But here’s the ugly twist: The county government’s financial interests are more aligned with the developers than the residents it was elected to represent. The County, which is seemingly always desperate for new tax revenues, stands to receive large new revenue streams from development as the greater value of the new high-density properties generates more property taxes.

At the same time, the development will also force the County to invest billions of dollars to build the needed supporting public infrastructure. The consequence is that the County doesn’t want to impose costs on developers that might discourage their tax-revenue generating construction although a wide variety of mechanisms are available, including proffers, impact fees, in-kind contributions, tax increment financing, etc. (See chart for a high-level summary.)

So residents, especially property owners, end up becoming the county’s cash cow. In fact, Fairfax County homeowners have already become the primary source of County property tax revenues since the slump in commercial property values seven years ago.

We challenge the Greater Reston Chamber of Commerce, its panelists, and its membership to look closely at itself and not others–not residents, not retailers, not diners, not non-voting visitors, etc.–to contribute what is

needed to sustain, if not improve, our Reston community. Private developers who will profit should pay for the public facilities that will be required to make their development and our community succeed.

Reston 20/20 will be looking to see whether there are any signs of that corporate social responsibility to the community coming out of this Thursday’s Chamber seminar. And, in the near future, we will look to the County to offer a free community seminar — or several — on what public infrastructure needs to be built with the coming development and solicit the public’s input on who should pay for it.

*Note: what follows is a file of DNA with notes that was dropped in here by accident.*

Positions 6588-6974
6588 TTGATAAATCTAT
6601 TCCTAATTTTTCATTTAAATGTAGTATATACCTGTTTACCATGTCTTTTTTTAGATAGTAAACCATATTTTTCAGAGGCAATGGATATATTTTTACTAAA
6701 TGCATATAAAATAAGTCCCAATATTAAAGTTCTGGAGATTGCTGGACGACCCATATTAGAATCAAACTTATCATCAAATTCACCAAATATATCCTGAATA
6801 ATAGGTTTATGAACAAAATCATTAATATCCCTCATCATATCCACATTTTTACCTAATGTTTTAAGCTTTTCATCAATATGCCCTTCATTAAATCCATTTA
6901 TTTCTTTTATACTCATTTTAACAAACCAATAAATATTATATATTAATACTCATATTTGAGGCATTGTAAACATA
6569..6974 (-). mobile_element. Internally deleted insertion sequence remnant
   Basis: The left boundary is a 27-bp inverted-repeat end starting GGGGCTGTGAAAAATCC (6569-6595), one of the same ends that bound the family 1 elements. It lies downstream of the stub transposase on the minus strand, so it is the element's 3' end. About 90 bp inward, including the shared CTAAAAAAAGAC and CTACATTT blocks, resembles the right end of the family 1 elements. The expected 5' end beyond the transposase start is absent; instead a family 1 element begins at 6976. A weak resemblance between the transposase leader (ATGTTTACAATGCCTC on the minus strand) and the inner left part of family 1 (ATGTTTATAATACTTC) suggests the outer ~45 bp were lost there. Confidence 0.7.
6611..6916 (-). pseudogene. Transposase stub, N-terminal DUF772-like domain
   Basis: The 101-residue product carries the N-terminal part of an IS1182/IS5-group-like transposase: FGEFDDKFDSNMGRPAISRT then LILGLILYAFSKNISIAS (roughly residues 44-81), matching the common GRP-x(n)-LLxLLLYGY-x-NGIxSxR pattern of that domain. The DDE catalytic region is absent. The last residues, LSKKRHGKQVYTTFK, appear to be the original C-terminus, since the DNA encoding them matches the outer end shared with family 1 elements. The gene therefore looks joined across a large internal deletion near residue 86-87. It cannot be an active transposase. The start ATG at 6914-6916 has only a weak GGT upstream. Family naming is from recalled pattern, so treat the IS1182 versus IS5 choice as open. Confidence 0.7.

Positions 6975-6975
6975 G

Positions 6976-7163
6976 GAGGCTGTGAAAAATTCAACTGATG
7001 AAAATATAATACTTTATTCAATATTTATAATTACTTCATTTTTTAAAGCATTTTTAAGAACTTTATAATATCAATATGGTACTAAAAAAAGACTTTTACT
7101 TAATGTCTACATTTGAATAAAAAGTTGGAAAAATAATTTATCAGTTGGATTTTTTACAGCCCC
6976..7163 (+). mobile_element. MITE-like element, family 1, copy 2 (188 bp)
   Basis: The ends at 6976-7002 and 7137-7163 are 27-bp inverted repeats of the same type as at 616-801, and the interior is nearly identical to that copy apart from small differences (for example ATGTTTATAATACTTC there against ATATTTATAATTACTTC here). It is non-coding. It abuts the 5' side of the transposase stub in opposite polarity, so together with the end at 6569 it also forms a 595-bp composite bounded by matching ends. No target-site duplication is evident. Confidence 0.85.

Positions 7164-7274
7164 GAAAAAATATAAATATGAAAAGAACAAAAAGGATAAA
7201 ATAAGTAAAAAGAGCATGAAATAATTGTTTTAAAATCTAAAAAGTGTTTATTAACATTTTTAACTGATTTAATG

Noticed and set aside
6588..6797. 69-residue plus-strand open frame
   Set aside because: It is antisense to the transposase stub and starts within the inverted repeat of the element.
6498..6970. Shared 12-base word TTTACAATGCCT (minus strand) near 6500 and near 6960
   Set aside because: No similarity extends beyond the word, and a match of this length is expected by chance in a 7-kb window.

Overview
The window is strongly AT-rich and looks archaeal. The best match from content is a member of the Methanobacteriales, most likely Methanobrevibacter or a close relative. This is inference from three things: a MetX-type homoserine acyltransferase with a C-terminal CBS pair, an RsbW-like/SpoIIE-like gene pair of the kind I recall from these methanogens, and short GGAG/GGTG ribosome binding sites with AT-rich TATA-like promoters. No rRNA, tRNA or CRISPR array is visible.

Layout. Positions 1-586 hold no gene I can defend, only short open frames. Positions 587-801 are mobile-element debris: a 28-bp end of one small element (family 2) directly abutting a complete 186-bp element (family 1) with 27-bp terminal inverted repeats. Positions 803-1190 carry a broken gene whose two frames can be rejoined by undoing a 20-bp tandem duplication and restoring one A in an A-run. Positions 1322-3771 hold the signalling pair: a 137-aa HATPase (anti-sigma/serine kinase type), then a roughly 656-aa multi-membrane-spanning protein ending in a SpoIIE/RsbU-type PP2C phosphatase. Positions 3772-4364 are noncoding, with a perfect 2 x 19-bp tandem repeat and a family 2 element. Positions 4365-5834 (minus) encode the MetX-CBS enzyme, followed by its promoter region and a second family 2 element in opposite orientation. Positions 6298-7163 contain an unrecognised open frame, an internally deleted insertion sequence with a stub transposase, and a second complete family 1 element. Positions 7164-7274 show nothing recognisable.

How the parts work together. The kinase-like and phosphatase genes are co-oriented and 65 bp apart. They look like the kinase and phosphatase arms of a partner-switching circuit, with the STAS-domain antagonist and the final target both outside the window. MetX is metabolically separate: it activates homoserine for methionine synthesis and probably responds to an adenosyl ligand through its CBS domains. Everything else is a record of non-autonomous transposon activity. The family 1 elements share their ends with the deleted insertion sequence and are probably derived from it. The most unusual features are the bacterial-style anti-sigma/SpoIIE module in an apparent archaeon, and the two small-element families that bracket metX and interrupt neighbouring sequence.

The seminar is at Hidden Creek Country Club from 4:00-6:30 p.m., Thursday, Feb. 11. Anyone may attend, but non-members must pay $50 admission and an extra $10 at the door.

  • Terry Maynard

    For more information on the County’s plan to fund Reston’s transportation requirements, please see this briefing to the Reston Network Analysis Group (RNAG) in December: http://www.slideshare.net/fairfaxcounty/reston-funding-plan

    You won’t find the brief on the RNAG webpage of the County website and it is only briefly summarized in the minutes of an RNAG meeting. It also wasn’t mentioned, much less discussed, at last week’s public meeting on the progress of RNAG.

    This is not transparent; it is opaque.

    • Ming the Merciless

      Fairfax County has identified $2.63 billion in needed transportation improvements

      Do you have a link to this?

      • Terry Maynard

        The GRCC link with the agenda & $2.63B figure are at the top of this op-ed.
        As you can see in my comment above, I’ve also linked to the FCDOT presentation where that figure and funding options are discussed.

        • Ming the Merciless

          Isn’t there a County source for this $2.63B including what it includes?

          • Terry Maynard

            Actually, I can’t find a list with the cost per project in the FCDOT presentations..

            NTL, the specific projects are shown on a map (p. 35) and list (p.36) of the funding presentation linked above and here: http://www.slideshare.net/fairfaxcounty/reston-network-analysis-community-kickoff-feb-1-2016

            The County Transportation Plan has these projects on the list and the last time (a while ago) I looked they showed figures north of $2.5B–and this doesn’t count the sidewalks, bike lanes, pathways, bus transit, etc.

            Tysons transpo projects will cost over $5B, so I imagine ours could go higher than $2.6B–especially the longer it takes to do them thanks to inflation.